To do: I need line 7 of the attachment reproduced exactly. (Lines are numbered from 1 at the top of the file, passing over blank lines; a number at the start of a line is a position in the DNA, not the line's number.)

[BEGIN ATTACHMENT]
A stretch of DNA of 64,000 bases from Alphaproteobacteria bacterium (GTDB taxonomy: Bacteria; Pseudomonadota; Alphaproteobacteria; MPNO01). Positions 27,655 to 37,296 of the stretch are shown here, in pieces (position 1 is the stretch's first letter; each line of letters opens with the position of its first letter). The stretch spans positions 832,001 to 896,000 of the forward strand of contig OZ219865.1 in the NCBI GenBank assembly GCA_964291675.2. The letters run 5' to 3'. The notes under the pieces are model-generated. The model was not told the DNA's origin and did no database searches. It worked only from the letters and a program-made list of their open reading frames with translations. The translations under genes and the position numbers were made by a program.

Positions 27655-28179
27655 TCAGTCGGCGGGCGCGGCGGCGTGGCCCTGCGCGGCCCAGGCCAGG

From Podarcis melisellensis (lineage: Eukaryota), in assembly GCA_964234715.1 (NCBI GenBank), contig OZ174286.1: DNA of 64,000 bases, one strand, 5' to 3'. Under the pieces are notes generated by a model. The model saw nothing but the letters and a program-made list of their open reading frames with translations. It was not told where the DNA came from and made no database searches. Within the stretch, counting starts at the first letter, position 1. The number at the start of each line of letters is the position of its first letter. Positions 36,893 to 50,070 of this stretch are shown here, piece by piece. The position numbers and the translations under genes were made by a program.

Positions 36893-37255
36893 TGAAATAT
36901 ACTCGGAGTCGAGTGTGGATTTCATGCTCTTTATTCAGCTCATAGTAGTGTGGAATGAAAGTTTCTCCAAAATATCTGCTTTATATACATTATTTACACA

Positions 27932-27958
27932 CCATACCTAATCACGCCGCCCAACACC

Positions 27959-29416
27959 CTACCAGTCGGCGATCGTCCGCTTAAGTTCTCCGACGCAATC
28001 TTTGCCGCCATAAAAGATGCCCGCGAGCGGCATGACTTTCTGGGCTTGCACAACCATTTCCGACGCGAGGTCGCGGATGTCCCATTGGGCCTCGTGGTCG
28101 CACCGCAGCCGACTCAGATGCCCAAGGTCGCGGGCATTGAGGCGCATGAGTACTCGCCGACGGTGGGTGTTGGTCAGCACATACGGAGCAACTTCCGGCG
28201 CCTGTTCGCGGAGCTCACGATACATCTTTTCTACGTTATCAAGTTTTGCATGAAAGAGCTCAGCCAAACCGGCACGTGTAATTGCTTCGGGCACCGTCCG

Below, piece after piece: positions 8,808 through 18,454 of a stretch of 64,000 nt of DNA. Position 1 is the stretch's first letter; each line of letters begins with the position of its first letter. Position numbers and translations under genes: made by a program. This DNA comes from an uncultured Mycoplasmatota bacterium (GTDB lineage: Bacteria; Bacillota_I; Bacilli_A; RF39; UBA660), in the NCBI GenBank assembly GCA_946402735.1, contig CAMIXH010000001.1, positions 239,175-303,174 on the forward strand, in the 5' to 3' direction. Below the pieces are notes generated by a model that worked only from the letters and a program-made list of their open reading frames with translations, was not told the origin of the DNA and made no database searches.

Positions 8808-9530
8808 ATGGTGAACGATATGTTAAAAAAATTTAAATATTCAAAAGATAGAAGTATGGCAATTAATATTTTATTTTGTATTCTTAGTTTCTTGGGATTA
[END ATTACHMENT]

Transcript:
36901 ACTCGGAGTCGAGTGTGGATTTCATGCTCTTTATTCAGCTCATAGTAGTGTGGAATGAAAGTTTCTCCAAAATATCTGCTTTATATACATTATTTACACA